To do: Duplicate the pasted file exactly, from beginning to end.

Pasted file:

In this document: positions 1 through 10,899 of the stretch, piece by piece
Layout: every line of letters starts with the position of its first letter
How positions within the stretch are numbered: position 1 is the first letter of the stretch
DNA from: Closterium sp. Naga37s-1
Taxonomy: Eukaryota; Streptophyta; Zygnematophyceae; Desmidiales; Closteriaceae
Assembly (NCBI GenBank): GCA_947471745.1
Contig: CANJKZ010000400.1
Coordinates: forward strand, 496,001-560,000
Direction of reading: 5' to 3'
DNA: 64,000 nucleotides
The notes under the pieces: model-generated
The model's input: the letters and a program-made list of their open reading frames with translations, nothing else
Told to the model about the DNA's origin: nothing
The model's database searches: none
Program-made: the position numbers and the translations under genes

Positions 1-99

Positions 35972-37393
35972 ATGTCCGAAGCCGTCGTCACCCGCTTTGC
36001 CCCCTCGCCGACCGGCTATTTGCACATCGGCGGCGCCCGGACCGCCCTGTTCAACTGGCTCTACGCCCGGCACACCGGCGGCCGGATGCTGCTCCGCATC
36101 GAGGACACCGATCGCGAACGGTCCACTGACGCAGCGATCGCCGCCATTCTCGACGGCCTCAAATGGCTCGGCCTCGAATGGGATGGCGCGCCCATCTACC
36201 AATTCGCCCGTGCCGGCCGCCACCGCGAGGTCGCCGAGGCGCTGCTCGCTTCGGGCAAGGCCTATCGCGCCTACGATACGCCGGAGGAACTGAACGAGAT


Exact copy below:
In this document: positions 1 through 10,899 of the stretch, piece by piece
Layout: every line of letters starts with the position of its first letter
How positions within the stretch are numbered: position 1 is the first letter of the stretch
DNA from: Closterium sp. Naga37s-1
Taxonomy: Eukaryota; Streptophyta; Zygnematophyceae; Desmidiales; Closteriaceae
Assembly (NCBI GenBank): GCA_947471745.1
Contig: CANJKZ010000400.1
Coordinates: forward strand, 496,001-560,000
Direction of reading: 5' to 3'
DNA: 64,000 nucleotides
The notes under the pieces: model-generated
The model's input: the letters and a program-made list of their open reading frames with translations, nothing else
Told to the model about the DNA's origin: nothing
The model's database searches: none
Program-made: the position numbers and the translations under genes

Positions 1-99

Positions 35972-37393
35972 ATGTCCGAAGCCGTCGTCACCCGCTTTGC
36001 CCCCTCGCCGACCGGCTATTTGCACATCGGCGGCGCCCGGACCGCCCTGTTCAACTGGCTCTACGCCCGGCACACCGGCGGCCGGATGCTGCTCCGCATC
36101 GAGGACACCGATCGCGAACGGTCCACTGACGCAGCGATCGCCGCCATTCTCGACGGCCTCAAATGGCTCGGCCTCGAATGGGATGGCGCGCCCATCTACC
36201 AATTCGCCCGTGCCGGCCGCCACCGCGAGGTCGCCGAGGCGCTGCTCGCTTCGGGCAAGGCCTATCGCGCCTACGATACGCCGGAGGAACTGAACGAGAT